A lot or a little?
The parents' guide to what's in this book.
What parents need to know
Parents need to know that Neighborhood Girls, by Jessie Ann Foley (The Carnival at Bray), follows the internal and external struggles of a teen girl whose life has been turned upside down after her father's arrest. Fearing she has a target on her back because of her father's brutal crimes (he was a police officer who abused and tortured suspects), Wendy decides to get in with a popular, powerful clique. Kids steal, go to parties, get drunk, flirt, have sex, bully, and break school rules. Characters swear, including "f--k," "s--t," "bitch," and "a--hole." The story offers some good discussion ideas around ethics, when to stand up to friends, communication between parents and kids, and bullying.
- Parents say
- Kids say
What's the story?
After her police officer father is convicted of abusing and torturing suspects, Wendy and her family lose everything and are considered pariahs in their working-class Chicago neighborhood. Fearing for her safety and reputation, Wendy works her way into the clique of popular, tough girls at her all-girls Catholic school. The plan mostly works, but she ends up paying a high price in terms of her conscience and her old friendships. Her mom works constantly, trying to dig the family out of debt, and her brother joined the Navy and is stationed abroad. Unsupervised and adrift, Wendy makes some bad decisions and faces some dangerous situations. Her new group of friends offers a good level of protection, but they also bring their own host of problems. Wendy's left on her own to work out her feelings about her dad's crimes, whether she can stand up to her group of friends when they do illegal and unethical things, and her guilt over having abandoned her childhood friend Alexis.
Is it any good?
This sometimes engaging but mostly uneven story of a girl seeking protection among the cool kids shines a light on the power of high school cliques and female friendships. Author Jessie Ann Foley writes Neighborhood Girls from Wendy's point of view, and she does an excellent job of showing the push and pull of Wendy's conscience as she struggles with her friends' lack of ethics and lack of intellectual depth. The downside is that it get increasingly frustrating to read about Wendy's inaction and her friends' behavior. Kenzie, the leader of the clique, is unbearable at times, and the story veers into bleak territory here and there. Also, side stories and too much detail on interactions not all that important to the story make the book longer than it needs to be. Foley tried to cram in too much, and the narrative suffers as a result.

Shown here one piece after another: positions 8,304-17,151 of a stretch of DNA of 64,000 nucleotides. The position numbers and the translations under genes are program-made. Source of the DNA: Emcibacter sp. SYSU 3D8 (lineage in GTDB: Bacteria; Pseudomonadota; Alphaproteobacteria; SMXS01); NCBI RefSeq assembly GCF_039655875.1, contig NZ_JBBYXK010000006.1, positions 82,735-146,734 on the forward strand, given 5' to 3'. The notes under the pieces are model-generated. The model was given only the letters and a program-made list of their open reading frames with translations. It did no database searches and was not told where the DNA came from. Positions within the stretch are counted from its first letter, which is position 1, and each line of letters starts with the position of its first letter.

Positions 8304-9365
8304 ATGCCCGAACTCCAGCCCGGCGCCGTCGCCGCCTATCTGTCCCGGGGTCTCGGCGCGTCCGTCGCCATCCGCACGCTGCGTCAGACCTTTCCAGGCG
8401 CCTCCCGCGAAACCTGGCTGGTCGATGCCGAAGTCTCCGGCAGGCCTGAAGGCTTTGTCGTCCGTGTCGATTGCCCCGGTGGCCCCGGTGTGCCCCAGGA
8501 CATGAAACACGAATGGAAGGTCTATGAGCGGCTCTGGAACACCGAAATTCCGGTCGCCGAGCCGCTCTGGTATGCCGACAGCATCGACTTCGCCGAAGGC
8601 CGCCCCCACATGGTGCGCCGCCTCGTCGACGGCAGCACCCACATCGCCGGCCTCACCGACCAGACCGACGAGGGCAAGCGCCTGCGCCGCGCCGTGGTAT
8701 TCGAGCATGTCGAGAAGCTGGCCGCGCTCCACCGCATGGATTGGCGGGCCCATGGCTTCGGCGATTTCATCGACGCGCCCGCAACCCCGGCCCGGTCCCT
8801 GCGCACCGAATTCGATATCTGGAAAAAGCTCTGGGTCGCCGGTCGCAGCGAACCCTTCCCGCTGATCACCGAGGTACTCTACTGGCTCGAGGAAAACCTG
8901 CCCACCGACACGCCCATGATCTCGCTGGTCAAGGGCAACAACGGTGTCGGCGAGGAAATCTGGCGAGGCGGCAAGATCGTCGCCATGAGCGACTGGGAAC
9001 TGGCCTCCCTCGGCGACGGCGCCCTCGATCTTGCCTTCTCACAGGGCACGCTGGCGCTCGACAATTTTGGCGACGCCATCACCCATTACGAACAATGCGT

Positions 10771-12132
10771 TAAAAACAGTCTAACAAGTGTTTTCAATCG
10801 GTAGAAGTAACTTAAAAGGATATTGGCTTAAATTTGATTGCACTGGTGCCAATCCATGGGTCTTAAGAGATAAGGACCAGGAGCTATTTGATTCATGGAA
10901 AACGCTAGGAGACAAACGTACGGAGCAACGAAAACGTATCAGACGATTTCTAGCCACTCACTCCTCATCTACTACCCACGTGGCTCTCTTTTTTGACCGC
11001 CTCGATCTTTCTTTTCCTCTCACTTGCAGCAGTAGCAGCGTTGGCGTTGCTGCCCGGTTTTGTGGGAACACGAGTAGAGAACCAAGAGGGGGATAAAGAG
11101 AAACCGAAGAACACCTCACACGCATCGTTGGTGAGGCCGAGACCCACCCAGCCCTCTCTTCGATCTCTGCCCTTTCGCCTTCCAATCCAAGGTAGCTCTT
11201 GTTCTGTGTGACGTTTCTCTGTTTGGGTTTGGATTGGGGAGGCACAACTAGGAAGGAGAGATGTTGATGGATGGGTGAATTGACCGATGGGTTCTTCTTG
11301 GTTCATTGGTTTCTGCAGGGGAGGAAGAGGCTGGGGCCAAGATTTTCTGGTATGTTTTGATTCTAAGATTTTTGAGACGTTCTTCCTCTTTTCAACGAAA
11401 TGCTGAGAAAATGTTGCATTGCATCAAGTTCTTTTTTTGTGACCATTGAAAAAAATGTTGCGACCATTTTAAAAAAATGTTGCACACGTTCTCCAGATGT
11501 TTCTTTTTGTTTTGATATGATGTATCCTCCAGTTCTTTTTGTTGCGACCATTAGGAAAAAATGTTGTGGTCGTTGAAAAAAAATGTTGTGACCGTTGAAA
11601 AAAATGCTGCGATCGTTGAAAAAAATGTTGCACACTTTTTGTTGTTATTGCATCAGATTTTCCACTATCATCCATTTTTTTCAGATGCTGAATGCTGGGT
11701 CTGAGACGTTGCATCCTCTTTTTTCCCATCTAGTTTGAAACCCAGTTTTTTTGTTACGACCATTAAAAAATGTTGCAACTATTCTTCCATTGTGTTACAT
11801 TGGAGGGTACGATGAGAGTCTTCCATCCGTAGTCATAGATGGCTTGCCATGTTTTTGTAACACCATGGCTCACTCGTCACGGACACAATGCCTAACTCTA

The writing is beautiful and wonderfully descriptive in spots, and Foley highlights the dilemma families face when a loved one has done something terrible. It's intriguing to contemplate how a family could reconcile the person they knew to be good and loving with the sadistic abuser who could do such things (in this case abuse and torture suspects), sometimes to teens.
Talk to your kids about ...
Families can talk about the portrayal of cliques and bullying in Neighborhood Girls. Do you think books and movies realistically show what these groups are like, or do you think they exaggerate for the sake of storytelling?
When you read or watch a sensational crime news story, do you ever think about the ripple effect of these crimes on the families of the victims and the perpetrator? What do you think their lives are like in the years after the crime and trial?
Have you ever compromised who you are or changed the way you act to make friends? How did it work out?
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